May 20, 2007

Acts 1:1-11 Psalm 47 Ephesians 1:15-23 Luke 24:44-53 Tucked away in a corner of most “stained glass” churches is an “Ascension window,” which usually depicts Jesus floating upward in flowing robes while distraught disciples look upward or cover their eyes in fear and anguish. Although we do have the Ascension windows in our churches, most Presbyterians don’t think about or talk about the Ascension very much. It’s an option in the lectionary to read the Ascension texts on the Sunday before Pentecost, and so quite often we miss it altogether, having no special service on Ascension Day, and choosing the 7th Sunday of Easter readings on the Sunday before Pentecost. References to the Ascension are found in many places throughout the New Testament, but the primary texts that describe the Ascension are the two stories that we read today from Luke and Acts. In the first chapter of the Book of Acts, Jesus appears to the disciples and speaks to them about the Kingdom of God. He instructs them to wait for the coming of the Holy Spirit who will make them into witnesses “to the end of the earth.” After this “Jesus was lifted up, and a cloud took him out of their sight.” But as much as the Ascension may seem like a strange, magical — even bizarre story, it’s interesting to note that our forebears in the faith deemed it to be extremely important. In Scripture itself, the story appears in Luke and Acts, and in the … Read more »

May 24, 2009

Sermon by the Rev. Amanda Currie Acts 1:1-11 Ephesians 1:15-23 Today is Ascension Sunday, the day that the church celebrates Jesus’ ascension into heaven. After Jesus had died on a cross and been buried in a tomb, we believe that God raised him from death, and he appeared to many of his friends and followers. But the risen Jesus did not just keep hanging around with the followers of his way. The last chapter of Luke’s Gospel and the first chapter of the book of Acts tell the story of his ascension into heaven. He spoke a few final words to his friends, and then he was gone… up into the sky, into heaven, carried away by a cloud. That’s the way the story’s author describes Jesus’ departure. We may not want to take the description literally today, but we get the point that the early Christian community wanted to convey: Jesus was no longer physically present among them, but they did not believe that he was dead and gone, rotting in his grave. They believed that he was gone to be with God, seated at God’s right hand (like a prince beside a king) and that he would rule the world with all power and authority forever and ever. We hear the passage from Paul’s letter to the Ephesians on Ascension Sunday too, because in it Paul emphasizes very strongly that Christ lives in heaven with God, where he rules over all of creation with great power and might, … Read more »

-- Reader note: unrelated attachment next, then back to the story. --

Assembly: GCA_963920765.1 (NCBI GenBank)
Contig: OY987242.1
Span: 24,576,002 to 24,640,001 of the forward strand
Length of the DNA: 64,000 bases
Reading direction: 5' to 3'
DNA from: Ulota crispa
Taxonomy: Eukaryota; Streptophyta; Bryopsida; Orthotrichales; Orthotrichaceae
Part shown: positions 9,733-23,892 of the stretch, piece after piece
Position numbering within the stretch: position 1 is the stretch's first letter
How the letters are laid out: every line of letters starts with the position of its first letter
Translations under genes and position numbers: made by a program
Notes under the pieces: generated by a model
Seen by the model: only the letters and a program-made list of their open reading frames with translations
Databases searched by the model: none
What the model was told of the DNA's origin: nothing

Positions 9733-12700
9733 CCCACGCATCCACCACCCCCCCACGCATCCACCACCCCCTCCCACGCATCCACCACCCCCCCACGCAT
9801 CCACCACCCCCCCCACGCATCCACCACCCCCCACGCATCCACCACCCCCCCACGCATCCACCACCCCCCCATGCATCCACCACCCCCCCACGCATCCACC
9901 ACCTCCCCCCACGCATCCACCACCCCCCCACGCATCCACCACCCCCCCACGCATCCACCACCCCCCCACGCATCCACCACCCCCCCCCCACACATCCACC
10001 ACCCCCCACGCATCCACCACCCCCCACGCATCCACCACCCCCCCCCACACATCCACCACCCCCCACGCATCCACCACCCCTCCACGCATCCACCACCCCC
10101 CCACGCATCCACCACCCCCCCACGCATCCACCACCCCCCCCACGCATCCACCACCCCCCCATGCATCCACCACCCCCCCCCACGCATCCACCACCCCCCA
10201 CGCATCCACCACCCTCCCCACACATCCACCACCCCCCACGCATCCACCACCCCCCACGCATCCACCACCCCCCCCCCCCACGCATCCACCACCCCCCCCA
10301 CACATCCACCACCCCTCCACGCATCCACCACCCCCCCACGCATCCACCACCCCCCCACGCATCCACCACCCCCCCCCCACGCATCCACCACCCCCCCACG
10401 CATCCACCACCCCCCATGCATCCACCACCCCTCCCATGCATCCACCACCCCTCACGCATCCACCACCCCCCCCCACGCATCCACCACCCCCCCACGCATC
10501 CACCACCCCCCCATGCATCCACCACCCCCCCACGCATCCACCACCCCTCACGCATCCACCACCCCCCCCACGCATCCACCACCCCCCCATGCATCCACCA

May 17, 2014

Acts 1:1-11 Ephesians 1:15-23 Luke 24:44-53 “Ascended and Present” Tucked away in a corner of most “stained glass” churches is an “Ascension window,” which usually depicts Jesus floating upward in flowing robes while distraught disciples look upward or cover their eyes in fear and anguish. Although we do have the Ascension windows in our churches, most Presbyterians don’t think about or talk about the Ascension very much. It’s an option in the lectionary to read the Ascension texts on the Sunday before Pentecost, and so quite often we miss it altogether, having no special service on Ascension Day, and choosing the 7th Sunday of Easter readings on the Sunday before Pentecost. References to the Ascension are found in many places throughout the New Testament, but the primary texts that describe the Ascension are the two stories that we read today from Luke and Acts. In the first chapter of the Book of Acts, Jesus appears to the disciples and speaks to them about the Kingdom of God. He instructs them to wait for the coming of the Holy Spirit who will make them into witnesses “to the end of the earth.” After this “Jesus was lifted up, and a cloud took him out of their sight.” But as much as the Ascension may seem like a strange, magical — even bizarre story, it’s interesting to note that our forebears in the faith deemed it to be extremely important. In Scripture itself, the story appears in Luke and Acts, and in … Read more »

May 13, 2018

Acts 1:1-11 Luke 24:44-53 Ephesians 1:15-23 “Stay with me, Mummy!” In the church today, we celebrate Ascension Sunday – remembering the day that the Risen Jesus was taken up into heaven. In the world today, we celebrate Mothers’ Day – giving thanks for the women who nurtured, loved, and protected us in our growing up, and perhaps still today. The two celebrations are not related, but they happen to land on the same day this year, inviting us to make connections between our faith and our family life. We may note that God is often described as being like a heavenly Father to us – providing for our needs, loving us unconditionally, guiding and directing us to become the faithful people he hopes we will be. But the Bible does not refer to God exclusively in masculine metaphors. There are, albeit few, feminine metaphors used to describe God in the Bible too. One of the common images is God as a mother bird sheltering her children under her wings. We see this in Ruth 2:12 – “May you be richly rewarded by the Lord, the God of Israel, under whose wings you have come to take refuge.” The psalms also pick up this mother bird image, like in Psalm 57 where the psalmist prays, “I will take refuge in the shadow of your wings until the disaster has passed.” And then Jesus uses the same metaphor when he laments over Jerusalem. He says, “Jerusalem, Jerusalem, you who kill the prophets … Read more »